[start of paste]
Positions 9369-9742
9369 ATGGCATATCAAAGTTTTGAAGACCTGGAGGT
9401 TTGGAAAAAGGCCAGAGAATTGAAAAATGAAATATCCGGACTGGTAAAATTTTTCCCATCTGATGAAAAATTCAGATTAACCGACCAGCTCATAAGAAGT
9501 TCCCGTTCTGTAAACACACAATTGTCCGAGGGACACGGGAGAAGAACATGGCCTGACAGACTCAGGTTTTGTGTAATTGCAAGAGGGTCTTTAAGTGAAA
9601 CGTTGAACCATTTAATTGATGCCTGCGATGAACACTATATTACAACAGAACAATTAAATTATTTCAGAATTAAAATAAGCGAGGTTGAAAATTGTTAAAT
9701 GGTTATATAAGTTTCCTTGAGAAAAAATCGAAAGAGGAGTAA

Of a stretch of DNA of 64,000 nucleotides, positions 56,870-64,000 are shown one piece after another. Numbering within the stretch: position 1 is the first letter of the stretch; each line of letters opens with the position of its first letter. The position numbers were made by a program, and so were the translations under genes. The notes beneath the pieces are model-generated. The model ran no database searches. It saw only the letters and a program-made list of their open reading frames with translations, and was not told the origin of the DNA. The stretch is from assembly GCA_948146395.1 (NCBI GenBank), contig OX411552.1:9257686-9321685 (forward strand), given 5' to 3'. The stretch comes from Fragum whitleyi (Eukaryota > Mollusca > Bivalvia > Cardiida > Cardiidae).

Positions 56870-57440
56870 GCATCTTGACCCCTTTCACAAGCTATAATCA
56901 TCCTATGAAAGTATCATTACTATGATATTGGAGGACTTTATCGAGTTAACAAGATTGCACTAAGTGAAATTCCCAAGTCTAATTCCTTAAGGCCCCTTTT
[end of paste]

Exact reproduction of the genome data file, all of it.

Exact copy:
Positions 9369-9742
9369 ATGGCATATCAAAGTTTTGAAGACCTGGAGGT
9401 TTGGAAAAAGGCCAGAGAATTGAAAAATGAAATATCCGGACTGGTAAAATTTTTCCCATCTGATGAAAAATTCAGATTAACCGACCAGCTCATAAGAAGT
9501 TCCCGTTCTGTAAACACACAATTGTCCGAGGGACACGGGAGAAGAACATGGCCTGACAGACTCAGGTTTTGTGTAATTGCAAGAGGGTCTTTAAGTGAAA
9601 CGTTGAACCATTTAATTGATGCCTGCGATGAACACTATATTACAACAGAACAATTAAATTATTTCAGAATTAAAATAAGCGAGGTTGAAAATTGTTAAAT
9701 GGTTATATAAGTTTCCTTGAGAAAAAATCGAAAGAGGAGTAA

Of a stretch of DNA of 64,000 nucleotides, positions 56,870-64,000 are shown one piece after another. Numbering within the stretch: position 1 is the first letter of the stretch; each line of letters opens with the position of its first letter. The position numbers were made by a program, and so were the translations under genes. The notes beneath the pieces are model-generated. The model ran no database searches. It saw only the letters and a program-made list of their open reading frames with translations, and was not told the origin of the DNA. The stretch is from assembly GCA_948146395.1 (NCBI GenBank), contig OX411552.1:9257686-9321685 (forward strand), given 5' to 3'. The stretch comes from Fragum whitleyi (Eukaryota > Mollusca > Bivalvia > Cardiida > Cardiidae).

Positions 56870-57440
56870 GCATCTTGACCCCTTTCACAAGCTATAATCA
56901 TCCTATGAAAGTATCATTACTATGATATTGGAGGACTTTATCGAGTTAACAAGATTGCACTAAGTGAAATTCCCAAGTCTAATTCCTTAAGGCCCCTTTT